BathyteuthisClyde F. E. Roper
- Bathyteuthis abyssicola Hoyle 1885
- Bathyteuthis bacidifera Roper 1968
- Bathyteuthis berryi Roper 1968
IntroductionSquids of the Bathyteuthidae are small, (less than 80 mm ML), compact animals of the deep sea. They have a deep reddish maroon pigmentation, short arms and somewhat tubular eyes directed anteriorly. The fins are small, round and separate. A small photophore is embedded at the base of each of the arms I-III. The Bathyteuthis species occupy the lower mesopelagic to bathypelagic depth zones, and they are scattered throughout the world’s oceans.
A member of the bathyteuthid families ...
- with buccal connectives attaching to dorsal border of arms IV.
- with small, separate, paddle-like fins.
- Arms short, joined by a low, fleshy web.
- Arms I-III with 2 longitudinal series of suckers proximally, increasing to 4 series of irregularly placed suckers distally in adults.
- Buccal connectives attach to dorsal border of arms IV.
- Tentacular club short, unexpanded, with 8-10 longitudinal series of numerous, minute suckers.
- Eyes semitubular, anteriorly directed.
- mantle-funnel locking apparatus with a simple, straight ridge and groove.
- Fins small, separate, round with anterior and posterior lobes.
- Arms I-III with a single, simple photophore embedded in the subcutaneous aboral tissue at the bases (see Figure above).
CommentsSpecies of Bathyteuthis have a peculiar pore just anterior to the funnel that lies between the embedded funnel adductor muscles. This pore leads into a short canal that bifurcates then each branch ends blindly. The function of this structure is unknown.
Figure. Ventral view of suprafunnel canal.
Bathyteuthis was erected as a new genus by Hoyle (1885a) for a new species of deep sea squid (B. abyssicola) captured from 2900 m during the CHALLENGER Expedition. It was caught in the Southern Ocean, Indian Ocean segment, between the subantarctic islands of Crozets Island and Prince Edward Island. In the same year Verrill (1885) described a new genus and species, Benthoteuthis megalops, captured the previous year by the ALBATROSS in 1960 m off Martha’s Vineyard, New England.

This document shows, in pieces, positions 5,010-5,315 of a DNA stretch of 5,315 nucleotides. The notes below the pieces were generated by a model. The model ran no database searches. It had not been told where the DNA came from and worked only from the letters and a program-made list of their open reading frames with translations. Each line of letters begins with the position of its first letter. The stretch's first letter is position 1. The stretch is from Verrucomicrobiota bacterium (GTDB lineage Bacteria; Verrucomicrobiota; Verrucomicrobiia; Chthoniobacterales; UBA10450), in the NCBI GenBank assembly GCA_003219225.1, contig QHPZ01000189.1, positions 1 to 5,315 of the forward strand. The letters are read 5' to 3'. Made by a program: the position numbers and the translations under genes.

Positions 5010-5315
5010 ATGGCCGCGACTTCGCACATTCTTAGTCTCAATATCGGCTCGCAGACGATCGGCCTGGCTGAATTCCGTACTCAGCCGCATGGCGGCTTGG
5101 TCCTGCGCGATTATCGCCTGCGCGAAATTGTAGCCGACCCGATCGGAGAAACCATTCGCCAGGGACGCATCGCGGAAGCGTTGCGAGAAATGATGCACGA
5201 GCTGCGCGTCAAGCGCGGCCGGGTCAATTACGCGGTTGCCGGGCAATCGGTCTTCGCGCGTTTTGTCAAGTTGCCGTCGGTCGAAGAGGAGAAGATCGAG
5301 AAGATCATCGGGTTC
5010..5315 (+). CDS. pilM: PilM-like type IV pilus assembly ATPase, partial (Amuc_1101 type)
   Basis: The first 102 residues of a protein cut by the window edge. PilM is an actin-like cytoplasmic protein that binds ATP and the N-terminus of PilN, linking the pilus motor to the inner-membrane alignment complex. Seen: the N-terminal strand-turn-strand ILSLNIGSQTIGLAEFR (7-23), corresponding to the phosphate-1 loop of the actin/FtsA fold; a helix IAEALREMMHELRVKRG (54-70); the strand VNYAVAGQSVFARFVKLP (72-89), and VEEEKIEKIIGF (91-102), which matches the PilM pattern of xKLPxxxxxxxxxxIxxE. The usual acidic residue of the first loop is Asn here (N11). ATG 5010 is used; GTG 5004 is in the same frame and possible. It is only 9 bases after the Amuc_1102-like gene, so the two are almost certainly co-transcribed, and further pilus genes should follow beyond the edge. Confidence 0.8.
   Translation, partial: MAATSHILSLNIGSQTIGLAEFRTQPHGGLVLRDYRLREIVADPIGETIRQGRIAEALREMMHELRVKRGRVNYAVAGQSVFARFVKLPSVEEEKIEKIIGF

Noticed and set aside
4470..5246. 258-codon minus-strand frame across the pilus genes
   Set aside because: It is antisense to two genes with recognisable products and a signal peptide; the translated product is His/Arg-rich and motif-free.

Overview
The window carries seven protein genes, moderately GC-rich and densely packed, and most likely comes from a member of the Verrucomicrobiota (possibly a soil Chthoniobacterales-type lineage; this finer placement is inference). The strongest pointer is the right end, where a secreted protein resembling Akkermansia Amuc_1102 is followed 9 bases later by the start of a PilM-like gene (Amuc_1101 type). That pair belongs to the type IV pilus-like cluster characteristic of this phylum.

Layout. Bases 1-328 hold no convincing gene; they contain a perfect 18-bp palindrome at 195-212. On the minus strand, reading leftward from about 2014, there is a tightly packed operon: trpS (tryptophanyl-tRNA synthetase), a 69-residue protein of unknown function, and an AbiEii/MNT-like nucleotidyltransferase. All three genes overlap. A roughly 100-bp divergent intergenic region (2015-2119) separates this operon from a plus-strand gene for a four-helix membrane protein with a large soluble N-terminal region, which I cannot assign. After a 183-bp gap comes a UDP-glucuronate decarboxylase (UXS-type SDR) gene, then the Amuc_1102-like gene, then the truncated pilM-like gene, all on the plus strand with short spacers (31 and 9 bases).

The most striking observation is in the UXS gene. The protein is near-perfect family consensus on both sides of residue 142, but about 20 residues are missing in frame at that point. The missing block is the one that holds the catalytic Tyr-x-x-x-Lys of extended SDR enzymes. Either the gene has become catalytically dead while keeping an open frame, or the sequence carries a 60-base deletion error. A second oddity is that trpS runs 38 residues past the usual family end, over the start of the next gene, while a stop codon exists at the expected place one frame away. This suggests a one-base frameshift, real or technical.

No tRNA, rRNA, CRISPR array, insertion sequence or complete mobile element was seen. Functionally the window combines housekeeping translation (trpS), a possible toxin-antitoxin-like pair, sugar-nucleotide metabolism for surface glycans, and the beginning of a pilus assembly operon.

Neither author designated a family for these new genera. Hoyle (1885b) immediately recognized that Benthoteuthis was a synonym of Bathyteuthis (which had publication priority by 2 months), and he mentioned in 1886 the possibility that the two species might be conspecific. But it was not until 1900 that Pfeffer actually synonymized B. megalops with B. abyssicola when he erected the Family Bathyteuthidae.
The family also contained another unusual genus, Chtenopteryx, which eventually was separated as a subfamily by Grimpe in 1922 and elevated to family Chtenopterygidae by Allen (1945). Two additional species were described in 1968 by Roper: Bathyteuthis bacidifera and Bathyteuthis berryi, and the family was monographed by Roper (1969).
A list of all nominal genera and species in the Bathyteuthidae can be found here. The list includes the current status and type species of all genera, and the current status, type repository and type locality of all species and all pertinent references.
The paralarva is easily recognized by the tentacle and arm IV bases that extend well posterior to the bases of arms I-III. The position of the digestive gland is well posterior to the cephalic cartilage but it is not visible through the mantle of the preserved paralarva.
Unusual featuresBathyteuthis spp. have large, orange-colored photosensitive vesicles just posterior to the forward-looking eye. The photosensitive vesicles are extra-ocular photoreceptors that apparently monitor bioluminescent light arising outside of the visual field, including the mantle cavity. In the latter case, small, luminescent organisms inadvertently drawn into the mantle cavity with the respiratory current could reveal the presence of the squid to potential predators in the dark waters of the deep-sea. The photosensitive vesicles of Bathyteuthis are among the largest known in any cephalopod.
Allen, J. 1945. Planktonic cephalopod larvae from the eastern Australian coast. Records of the Australian Museum, 21(6): 317-350.
Grimpe, G. 1922. Systematische Ubersicht der europaischen Cephalopoden. Sber. Naturf. Ges. Leipzig, 45-48: 36-52.
Hoyle,W.E. 1885a. Narrative of the Voyage of the Challenger Expedition. The Cephalopoda. Report on the Voyage of HMS Challenger (1873-1876), 1 (1): 269-274.
Hoyle, W.E. 1885b. Preliminary report on the Cephalopoda collected during the cruise of HMS Challenger. The Decapoda. Proceedings of the Royal Society of Edinburgh, 13(120):281-310.
Hoyle, W.E. 1886. Report on the Cephalopoda collected by HMS Challenger during the years 1873-1876. Report on the Voyage of the Challenger, Zoology, 16(44):1-346, 33 pls.
Pfeffer, G. 1900. Synopsis der oegopsiden Cephalopoden. Mitt. Hamburgischen Zoologische Museum.17: 147-198.
Roper, C.F.E. 1968. Preliminary descriptions of two new species of the bathypelagic squid Bathyteuthis (Cephalopoda: Oegopsida). Proceedings of the Biological Society of Washington, 81:261-272.
Roper, C.F.E. 1969. Systematics and zoogeography of the worldwide bathypelagic squid Bathyteuthis (Cephalopoda: Oegopsida). Bulletin of the United States National Museum, 291:1-210.
Verrill, A.E. 1885. Third catalog of Mollusca recently added to the fauna of the New England coast and the adjacent parts of the Atlantic, consisting mostly of deep-sea species with notes on others previously recorded. Transactions of the Connecticut Academy, 6(2): 395-452.